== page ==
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What you need to know about the new high blood pressure guideline


By Eduardo Gonzales, MD


I read a news item that experts have redefined hypertension. Is this true? —arvieal@gmail.com

Yes, that’s true. The American College of Cardiology (ACC) and the American Heart Association (AHA) have recently released their new “Guideline for the Prevention, Detection, Evaluation, and Management of High Blood Pressure in Adults,” which, among other things, literally re-defined hypertension. This 2017 guideline is an update of a similar document published in 2003. It is a voluminous document that was drawn up by a group of experts after an extensive review of data from numerous studies regarding the role of blood pressure (BP) in cardiovascular disease (CVD).

New Definition of Hypertension

The new guideline lowered the threshold for hypertension to 130 over 80 from the previous 140 over 90. Under the new blood-pressure classification system, blood pressure (BP) should be categorized as follows:


To categorize a person into any category, it is important to use an average based on ≥2 readings obtained on ≥2 occasions. Out-of-office and self-monitoring of BP measurements are also recommended to confirm the diagnosis of hypertension.

New guideline will dramatically increase the number of Filipinos with hypertension

Using the old guideline, according to our Department of Health (DOH), about 12 million Filipinos are hypertensive. This number will balloon to at least 15 million if the new guideline is applied, half of whom are “walking time bombs” because they are unaware of (hypertension is a symptomless condition) or choose to ignore their condition. Hypertension accounts directly or indirectly for about 200,000 deaths every year in the Philippines. It is also the third leading cause of morbidity (2014 figures) in our country behind respiratory infections and pneumonia.

Benefit and implications on treatment of the new guideline

The new guideline is better than the previous one in that it alerts people on the dangers of hypertension earlier, which allows interventions to start sooner. Thus, people in the elevated blood pressure category will already be treated with non-pharmacologic measures (i.e., adopt certain lifestyle changes) to lower their risk of becoming hypertensive and developing cardiovascular disease whereas before, these people’s BP is considered normal and does not warrant any intervention.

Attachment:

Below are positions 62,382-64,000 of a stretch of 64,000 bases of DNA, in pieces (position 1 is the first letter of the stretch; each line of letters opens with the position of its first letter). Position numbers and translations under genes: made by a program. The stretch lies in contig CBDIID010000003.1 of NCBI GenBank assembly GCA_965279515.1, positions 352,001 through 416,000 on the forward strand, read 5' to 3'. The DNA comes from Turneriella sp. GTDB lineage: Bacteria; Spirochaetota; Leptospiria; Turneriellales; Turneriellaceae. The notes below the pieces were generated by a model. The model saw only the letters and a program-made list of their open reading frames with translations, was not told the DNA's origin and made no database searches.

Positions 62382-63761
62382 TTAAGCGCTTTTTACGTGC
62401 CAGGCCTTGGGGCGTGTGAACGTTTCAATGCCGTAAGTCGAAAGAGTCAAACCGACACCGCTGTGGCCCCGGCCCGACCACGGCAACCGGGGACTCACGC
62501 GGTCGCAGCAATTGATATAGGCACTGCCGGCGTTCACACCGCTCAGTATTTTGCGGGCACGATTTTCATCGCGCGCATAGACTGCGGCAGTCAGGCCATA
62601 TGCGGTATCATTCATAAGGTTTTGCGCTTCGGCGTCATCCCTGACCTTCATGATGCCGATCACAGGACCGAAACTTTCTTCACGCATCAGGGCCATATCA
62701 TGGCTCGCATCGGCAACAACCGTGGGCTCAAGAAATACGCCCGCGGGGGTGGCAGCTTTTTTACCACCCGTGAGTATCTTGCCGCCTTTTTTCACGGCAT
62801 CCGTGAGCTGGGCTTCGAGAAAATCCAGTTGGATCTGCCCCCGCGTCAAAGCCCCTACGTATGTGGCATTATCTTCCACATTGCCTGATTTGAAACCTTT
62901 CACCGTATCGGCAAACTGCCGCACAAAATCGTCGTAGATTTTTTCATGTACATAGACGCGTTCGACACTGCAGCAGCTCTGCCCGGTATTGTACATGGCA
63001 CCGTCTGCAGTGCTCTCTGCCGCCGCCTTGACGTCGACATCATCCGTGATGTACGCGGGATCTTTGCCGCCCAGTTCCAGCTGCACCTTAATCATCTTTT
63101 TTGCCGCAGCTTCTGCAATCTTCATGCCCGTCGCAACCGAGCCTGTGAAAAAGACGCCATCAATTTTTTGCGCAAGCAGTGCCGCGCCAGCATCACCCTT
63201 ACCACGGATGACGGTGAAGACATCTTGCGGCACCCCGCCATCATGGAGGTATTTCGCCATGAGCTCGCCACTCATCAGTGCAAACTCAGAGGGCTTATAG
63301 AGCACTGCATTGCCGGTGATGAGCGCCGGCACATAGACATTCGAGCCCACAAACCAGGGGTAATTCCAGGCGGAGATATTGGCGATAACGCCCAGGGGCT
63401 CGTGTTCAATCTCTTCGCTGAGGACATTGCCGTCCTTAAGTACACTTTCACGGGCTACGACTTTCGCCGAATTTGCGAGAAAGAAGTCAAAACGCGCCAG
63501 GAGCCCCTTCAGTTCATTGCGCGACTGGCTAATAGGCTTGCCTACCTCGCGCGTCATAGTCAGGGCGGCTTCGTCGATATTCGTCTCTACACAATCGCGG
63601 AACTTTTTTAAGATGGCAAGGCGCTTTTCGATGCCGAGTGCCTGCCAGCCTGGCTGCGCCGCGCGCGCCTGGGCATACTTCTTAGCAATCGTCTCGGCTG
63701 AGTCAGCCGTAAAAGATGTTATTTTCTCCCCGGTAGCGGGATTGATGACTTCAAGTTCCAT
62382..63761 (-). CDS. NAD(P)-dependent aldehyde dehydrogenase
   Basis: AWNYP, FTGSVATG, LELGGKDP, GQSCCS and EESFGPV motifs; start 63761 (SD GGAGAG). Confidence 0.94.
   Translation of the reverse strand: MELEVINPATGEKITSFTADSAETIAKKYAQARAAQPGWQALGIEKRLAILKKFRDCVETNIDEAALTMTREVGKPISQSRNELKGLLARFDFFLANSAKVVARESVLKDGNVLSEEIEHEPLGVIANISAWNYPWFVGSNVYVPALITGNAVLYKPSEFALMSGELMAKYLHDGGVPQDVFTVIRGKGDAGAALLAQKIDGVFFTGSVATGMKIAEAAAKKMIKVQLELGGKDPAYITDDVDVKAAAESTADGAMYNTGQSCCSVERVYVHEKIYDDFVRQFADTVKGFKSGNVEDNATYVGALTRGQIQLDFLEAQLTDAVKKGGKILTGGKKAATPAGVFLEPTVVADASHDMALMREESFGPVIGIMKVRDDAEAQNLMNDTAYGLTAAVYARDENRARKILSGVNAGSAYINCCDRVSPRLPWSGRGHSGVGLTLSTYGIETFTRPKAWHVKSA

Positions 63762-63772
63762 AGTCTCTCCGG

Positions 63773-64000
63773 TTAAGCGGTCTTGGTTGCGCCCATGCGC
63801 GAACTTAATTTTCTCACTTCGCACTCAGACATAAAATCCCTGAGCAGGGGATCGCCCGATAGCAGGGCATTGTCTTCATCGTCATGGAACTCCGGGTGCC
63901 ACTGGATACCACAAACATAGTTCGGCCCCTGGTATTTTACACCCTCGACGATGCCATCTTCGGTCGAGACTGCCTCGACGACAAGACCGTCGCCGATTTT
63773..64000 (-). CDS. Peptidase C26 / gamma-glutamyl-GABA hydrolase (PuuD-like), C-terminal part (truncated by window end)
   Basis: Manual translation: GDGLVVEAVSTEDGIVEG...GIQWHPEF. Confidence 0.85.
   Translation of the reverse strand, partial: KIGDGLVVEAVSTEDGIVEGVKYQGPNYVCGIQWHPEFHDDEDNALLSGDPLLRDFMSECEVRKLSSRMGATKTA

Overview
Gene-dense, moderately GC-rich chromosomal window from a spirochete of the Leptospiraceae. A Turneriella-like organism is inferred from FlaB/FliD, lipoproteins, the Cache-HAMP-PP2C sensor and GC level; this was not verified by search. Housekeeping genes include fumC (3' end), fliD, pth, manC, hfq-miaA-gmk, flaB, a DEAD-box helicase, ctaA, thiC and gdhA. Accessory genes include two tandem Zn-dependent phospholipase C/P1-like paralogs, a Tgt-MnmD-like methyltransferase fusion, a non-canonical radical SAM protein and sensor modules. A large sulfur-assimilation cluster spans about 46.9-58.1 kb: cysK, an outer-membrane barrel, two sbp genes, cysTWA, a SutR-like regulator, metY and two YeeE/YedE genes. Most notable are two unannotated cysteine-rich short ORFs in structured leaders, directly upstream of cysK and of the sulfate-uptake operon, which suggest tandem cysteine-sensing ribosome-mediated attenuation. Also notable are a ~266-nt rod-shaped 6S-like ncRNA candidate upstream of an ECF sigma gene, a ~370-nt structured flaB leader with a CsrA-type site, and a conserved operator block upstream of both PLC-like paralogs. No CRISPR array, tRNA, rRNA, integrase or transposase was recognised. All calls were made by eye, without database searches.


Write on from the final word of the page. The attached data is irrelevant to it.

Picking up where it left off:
While more people will be labeled hypertensive using the new definition, not all of them will be required to take medications. The guideline recommends medication for Stage I hypertension only if a patient has already had a cardiovascular event such as a heart attack or stroke, or if the patient is at high risk of heart attack or stroke based on age, the presence of diabetes, chronic kidney disease or risk of plaque in the arteries. All others will simply be advised to adopt the lifestyle changes recommended for people with elevated blood pressure and to monitor their blood pressure.

Adults with stage 2 hypertension, on the other hand, should be treated with antihypertensive drugs in addition to lifestyle changes, while those who fall into the hypertensive crisis category should see their doctor immediately.

For adults with confirmed hypertension but without any additional risk factor for cardiovascular disease, a BP target of <130/80 mm Hg is reasonable.

Lifestyle interventions for people with elevated blood pressure and hypertension

Lifestyle or non-pharmacological measures for people with BP issues include non-smoking, exercise, weight loss for overweight people, healthy diet, reduced sodium intake, enhanced intake of dietary potassium, stress management measures such as enough sleep, recreation, meditation and relaxation techniques, and moderate alcohol intake—men should be limited to no more than two and women no more than one standard alcohol drink(s) per day.

Email inquiries on health matters to: medical_notes@yahoo.com

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